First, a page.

Severe Weather Awareness Week

By Bryan McLoone |

Published 03/05 2014 06:18PM

Updated 03/05 2014 07:00PM

JOPLIN, MO.--- With severe weather season approaching, Missouri is participating in Severe Weather Awareness Week. City officials want to make sure citizens can react quickly to any storm in Joplin. How they have done that is by implementing new technology around the city since May 22nd, 2011. Almost three years later, Joplin is considered a storm ready community. 

On May 22nd 2011, Grace Martin was in her home hallway covered in cushions. Something she says she won't do again if another storm comes.

"I would probably go to a safer place, but we had a short notice in this case. So didn't know where to run too," said Grace Martin, Joplin Resident. 

"Our average reaction time here in Jasper County runs about 10 minutes from when we actually spot a tornado to when it touches down. That's not very much time," said Keith Stammer, Jasper County Director of Emergency Management. 

Officials in Joplin have worked to make the city a storm-ready community and have a faster reaction time. The city has increased the number of outdoor warning sirens.
"Parks, golf courses, recreation areas. Any place where citizens are gathered outside, we have our sirens," said Stammer. 

Jasper County Director of Emergency Management Keith Stammer says more than 4,000 weather radios have been given to people in the area.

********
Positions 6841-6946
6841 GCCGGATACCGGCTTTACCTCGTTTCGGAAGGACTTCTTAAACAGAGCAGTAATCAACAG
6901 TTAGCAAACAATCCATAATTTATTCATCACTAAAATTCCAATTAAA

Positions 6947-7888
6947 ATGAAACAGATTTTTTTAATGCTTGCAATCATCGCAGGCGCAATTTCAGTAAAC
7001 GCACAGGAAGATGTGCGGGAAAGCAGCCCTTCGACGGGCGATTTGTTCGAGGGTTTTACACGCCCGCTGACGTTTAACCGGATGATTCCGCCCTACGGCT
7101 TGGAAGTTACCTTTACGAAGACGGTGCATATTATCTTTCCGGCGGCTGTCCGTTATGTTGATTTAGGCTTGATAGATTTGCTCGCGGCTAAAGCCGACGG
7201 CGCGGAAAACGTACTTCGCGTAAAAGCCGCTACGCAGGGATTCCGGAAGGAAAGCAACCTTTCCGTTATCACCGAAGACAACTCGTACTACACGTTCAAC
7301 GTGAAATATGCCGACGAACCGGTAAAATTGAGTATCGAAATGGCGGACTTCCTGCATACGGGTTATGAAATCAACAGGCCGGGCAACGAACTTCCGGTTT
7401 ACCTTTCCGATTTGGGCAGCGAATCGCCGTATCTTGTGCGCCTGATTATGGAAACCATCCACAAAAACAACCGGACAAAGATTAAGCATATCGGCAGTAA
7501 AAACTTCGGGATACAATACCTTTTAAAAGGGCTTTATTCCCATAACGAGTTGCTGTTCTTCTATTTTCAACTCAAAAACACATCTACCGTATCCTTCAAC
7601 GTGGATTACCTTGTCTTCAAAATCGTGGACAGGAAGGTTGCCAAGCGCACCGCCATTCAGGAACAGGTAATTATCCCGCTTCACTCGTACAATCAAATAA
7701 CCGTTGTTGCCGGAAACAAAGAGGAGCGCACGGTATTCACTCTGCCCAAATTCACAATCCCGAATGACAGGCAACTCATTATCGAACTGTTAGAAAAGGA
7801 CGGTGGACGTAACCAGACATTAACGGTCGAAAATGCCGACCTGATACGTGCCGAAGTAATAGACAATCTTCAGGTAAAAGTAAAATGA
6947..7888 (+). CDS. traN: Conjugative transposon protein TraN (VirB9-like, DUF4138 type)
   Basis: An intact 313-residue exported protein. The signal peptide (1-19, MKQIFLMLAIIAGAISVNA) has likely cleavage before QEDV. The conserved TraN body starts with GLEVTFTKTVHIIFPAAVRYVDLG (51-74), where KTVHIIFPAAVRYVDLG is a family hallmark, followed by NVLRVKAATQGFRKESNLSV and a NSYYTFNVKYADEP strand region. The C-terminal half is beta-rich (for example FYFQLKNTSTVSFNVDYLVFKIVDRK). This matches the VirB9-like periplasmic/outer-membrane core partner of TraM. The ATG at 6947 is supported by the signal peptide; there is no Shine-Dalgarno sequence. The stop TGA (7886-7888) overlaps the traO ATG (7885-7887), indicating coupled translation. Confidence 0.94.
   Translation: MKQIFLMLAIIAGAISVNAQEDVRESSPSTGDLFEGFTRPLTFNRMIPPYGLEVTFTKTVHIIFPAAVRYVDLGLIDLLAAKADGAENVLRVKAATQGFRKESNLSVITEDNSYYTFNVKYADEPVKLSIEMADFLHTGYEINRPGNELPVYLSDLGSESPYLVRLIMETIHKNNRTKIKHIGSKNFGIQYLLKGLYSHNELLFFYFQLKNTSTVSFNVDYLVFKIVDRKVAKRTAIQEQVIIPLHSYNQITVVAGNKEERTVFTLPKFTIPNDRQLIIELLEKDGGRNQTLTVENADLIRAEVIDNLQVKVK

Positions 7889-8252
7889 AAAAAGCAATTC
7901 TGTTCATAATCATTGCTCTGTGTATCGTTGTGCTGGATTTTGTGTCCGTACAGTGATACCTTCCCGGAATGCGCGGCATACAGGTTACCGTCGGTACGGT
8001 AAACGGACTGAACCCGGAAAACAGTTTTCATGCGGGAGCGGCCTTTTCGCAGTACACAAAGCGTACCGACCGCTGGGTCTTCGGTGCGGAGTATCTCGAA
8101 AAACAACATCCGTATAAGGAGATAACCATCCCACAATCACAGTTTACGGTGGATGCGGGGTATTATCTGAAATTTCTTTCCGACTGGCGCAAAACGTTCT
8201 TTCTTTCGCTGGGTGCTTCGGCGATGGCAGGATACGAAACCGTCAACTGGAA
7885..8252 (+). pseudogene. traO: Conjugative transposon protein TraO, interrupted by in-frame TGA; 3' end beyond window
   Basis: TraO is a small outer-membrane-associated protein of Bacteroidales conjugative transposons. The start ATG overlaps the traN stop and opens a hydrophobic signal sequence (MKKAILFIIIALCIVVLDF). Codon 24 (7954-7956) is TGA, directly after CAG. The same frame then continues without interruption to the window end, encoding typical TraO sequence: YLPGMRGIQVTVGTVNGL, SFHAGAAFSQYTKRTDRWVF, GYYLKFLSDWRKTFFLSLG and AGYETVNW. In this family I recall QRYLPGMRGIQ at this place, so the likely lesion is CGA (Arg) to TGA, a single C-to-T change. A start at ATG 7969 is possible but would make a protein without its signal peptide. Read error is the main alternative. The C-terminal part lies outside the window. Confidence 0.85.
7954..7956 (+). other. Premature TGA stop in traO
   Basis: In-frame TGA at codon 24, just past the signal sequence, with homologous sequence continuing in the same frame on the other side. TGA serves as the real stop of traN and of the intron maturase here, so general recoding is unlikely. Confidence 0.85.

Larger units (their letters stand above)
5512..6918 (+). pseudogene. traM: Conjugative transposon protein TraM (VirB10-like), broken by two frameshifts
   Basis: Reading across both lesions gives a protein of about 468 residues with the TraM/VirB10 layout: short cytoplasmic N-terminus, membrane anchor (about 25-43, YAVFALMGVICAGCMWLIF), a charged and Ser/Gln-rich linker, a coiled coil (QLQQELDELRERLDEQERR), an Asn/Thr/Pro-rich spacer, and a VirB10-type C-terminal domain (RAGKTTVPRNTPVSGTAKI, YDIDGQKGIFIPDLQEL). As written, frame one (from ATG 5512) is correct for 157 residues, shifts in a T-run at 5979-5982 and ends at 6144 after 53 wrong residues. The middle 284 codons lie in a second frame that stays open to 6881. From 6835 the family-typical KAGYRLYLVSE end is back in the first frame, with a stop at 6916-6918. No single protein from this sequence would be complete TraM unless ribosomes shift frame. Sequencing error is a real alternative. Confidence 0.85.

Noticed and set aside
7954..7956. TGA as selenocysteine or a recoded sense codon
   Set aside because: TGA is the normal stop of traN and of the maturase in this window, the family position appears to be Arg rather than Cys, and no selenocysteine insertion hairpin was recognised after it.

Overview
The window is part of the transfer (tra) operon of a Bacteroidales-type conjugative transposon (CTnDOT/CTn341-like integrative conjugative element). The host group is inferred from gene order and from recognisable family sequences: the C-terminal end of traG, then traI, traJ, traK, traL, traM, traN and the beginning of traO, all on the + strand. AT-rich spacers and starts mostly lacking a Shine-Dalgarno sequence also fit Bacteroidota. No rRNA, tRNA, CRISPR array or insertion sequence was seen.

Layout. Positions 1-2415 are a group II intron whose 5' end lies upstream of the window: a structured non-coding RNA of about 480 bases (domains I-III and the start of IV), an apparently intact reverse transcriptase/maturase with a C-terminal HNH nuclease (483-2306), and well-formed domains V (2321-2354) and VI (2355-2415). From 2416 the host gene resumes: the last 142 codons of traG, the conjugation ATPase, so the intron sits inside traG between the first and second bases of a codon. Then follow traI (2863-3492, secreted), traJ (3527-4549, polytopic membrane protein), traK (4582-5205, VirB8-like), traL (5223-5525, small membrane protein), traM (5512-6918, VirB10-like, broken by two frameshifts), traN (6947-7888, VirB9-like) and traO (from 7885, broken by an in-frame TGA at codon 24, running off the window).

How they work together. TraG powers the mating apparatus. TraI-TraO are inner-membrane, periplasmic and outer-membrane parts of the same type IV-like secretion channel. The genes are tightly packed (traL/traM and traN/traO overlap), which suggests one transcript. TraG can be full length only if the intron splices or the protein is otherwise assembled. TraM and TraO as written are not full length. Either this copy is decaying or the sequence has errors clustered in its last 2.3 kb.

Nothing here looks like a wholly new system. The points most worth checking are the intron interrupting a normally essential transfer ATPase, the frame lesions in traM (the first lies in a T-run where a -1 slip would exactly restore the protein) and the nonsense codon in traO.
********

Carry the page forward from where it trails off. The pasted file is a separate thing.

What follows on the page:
"All they are, are a receiving radio tuned in to the Noah Weather channels that are out there, so they also can hear the watches and warnings the same time I do," said Stammer. 

There is now a website that allows the city to post storm watches and warnings to several community media outlets.

"To be able to send out information to text messaging or to email. Also to Facebook and to Twitter," said Stammer. 

Stammer says the city will try to offer as much service as they can, but each person is responsible for being prepared.

"We need to pay attention to what's going on. And have thought through this process ahead of time, so we know what to do in order to be safe," said Stammer. 

In all, there are 13 different things a city has to do to be considered a storm ready community. 

1. Citizens must have a Noah Weather Radio.

2. 911 Dispatch Center

3. Pagers must be in use. 

4. TV available to watch news

5. Phone availability 

6. Internet Access

7. Wather station in house

8. Outdoor warning sirens

9. Call down telephone tree

10. Websire for communication 

11. Annual weather spotter training

12. Area media in use

13. Onsite inspection by National Weather Service

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